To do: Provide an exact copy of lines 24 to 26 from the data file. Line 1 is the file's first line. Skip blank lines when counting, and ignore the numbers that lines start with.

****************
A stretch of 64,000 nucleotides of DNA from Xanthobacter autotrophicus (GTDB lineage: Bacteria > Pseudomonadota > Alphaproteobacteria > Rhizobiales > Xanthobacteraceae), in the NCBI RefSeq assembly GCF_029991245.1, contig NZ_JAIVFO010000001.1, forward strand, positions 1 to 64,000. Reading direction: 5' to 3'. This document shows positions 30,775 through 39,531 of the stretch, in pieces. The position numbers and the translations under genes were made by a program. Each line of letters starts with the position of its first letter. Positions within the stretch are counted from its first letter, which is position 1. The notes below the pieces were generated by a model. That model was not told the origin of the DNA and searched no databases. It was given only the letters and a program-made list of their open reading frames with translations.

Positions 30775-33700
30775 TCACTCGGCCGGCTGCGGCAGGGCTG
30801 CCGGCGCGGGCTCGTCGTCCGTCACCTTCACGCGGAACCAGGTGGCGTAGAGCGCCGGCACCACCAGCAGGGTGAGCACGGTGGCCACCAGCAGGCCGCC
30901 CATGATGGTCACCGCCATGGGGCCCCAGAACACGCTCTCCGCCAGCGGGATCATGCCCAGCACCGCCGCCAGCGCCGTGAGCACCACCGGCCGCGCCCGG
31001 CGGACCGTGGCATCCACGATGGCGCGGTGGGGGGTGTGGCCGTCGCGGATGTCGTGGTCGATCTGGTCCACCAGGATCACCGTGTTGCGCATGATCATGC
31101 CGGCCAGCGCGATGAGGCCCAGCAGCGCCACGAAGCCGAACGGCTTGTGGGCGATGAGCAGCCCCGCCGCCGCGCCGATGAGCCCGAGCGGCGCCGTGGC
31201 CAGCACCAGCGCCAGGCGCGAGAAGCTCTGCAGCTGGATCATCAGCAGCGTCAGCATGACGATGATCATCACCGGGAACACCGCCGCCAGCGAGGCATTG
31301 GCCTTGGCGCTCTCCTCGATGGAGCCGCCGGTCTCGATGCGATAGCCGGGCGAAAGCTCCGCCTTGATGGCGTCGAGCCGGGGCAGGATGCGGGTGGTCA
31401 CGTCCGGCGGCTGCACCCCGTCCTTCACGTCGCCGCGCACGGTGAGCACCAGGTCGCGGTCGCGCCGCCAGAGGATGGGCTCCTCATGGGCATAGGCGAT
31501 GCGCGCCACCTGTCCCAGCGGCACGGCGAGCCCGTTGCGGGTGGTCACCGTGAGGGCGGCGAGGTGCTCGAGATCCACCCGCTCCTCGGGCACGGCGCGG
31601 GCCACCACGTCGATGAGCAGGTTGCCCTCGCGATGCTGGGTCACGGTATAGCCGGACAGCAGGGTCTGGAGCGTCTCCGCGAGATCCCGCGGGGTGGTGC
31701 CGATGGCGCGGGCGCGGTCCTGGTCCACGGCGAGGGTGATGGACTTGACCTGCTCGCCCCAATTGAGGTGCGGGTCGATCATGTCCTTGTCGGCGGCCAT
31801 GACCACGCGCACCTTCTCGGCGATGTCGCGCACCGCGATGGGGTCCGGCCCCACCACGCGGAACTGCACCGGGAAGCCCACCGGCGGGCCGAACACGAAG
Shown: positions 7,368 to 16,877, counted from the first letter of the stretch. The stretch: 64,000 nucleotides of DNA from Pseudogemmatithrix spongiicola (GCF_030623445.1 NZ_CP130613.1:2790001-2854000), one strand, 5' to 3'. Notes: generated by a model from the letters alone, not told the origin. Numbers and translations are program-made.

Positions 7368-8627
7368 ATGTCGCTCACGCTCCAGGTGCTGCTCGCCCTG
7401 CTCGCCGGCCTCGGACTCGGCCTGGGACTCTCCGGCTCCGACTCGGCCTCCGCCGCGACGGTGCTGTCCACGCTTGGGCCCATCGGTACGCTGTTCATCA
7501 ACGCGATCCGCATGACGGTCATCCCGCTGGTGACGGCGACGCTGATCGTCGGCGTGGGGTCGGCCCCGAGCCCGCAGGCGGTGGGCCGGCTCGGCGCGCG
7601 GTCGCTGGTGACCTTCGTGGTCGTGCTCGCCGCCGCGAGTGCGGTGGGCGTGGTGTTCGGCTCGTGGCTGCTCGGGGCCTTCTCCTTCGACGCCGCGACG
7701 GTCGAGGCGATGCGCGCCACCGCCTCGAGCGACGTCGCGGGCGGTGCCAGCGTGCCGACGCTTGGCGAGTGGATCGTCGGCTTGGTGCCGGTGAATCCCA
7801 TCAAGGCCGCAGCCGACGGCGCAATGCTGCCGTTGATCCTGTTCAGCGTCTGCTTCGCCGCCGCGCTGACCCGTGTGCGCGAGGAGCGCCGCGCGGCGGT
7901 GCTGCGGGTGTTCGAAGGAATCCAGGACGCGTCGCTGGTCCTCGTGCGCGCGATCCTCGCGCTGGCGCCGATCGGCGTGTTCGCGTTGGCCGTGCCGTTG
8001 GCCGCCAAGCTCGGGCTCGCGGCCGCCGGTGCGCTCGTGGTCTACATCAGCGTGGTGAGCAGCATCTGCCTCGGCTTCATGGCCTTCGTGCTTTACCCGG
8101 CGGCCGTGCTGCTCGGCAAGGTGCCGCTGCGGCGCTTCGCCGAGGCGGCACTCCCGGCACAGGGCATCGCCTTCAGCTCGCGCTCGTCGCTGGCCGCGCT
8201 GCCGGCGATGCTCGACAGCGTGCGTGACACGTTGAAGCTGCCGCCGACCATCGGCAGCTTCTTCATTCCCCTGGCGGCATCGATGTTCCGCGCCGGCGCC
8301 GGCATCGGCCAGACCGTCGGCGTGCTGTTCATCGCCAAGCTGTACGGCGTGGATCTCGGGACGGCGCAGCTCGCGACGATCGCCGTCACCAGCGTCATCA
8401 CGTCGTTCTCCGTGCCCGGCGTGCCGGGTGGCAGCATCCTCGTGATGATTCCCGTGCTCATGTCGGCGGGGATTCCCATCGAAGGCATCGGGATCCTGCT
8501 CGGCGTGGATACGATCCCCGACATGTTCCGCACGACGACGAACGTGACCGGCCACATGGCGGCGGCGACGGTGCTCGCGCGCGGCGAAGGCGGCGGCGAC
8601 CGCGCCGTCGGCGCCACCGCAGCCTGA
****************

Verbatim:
8001 GCCGCCAAGCTCGGGCTCGCGGCCGCCGGTGCGCTCGTGGTCTACATCAGCGTGGTGAGCAGCATCTGCCTCGGCTTCATGGCCTTCGTGCTTTACCCGG
8101 CGGCCGTGCTGCTCGGCAAGGTGCCGCTGCGGCGCTTCGCCGAGGCGGCACTCCCGGCACAGGGCATCGCCTTCAGCTCGCGCTCGTCGCTGGCCGCGCT
8201 GCCGGCGATGCTCGACAGCGTGCGTGACACGTTGAAGCTGCCGCCGACCATCGGCAGCTTCTTCATTCCCCTGGCGGCATCGATGTTCCGCGCCGGCGCC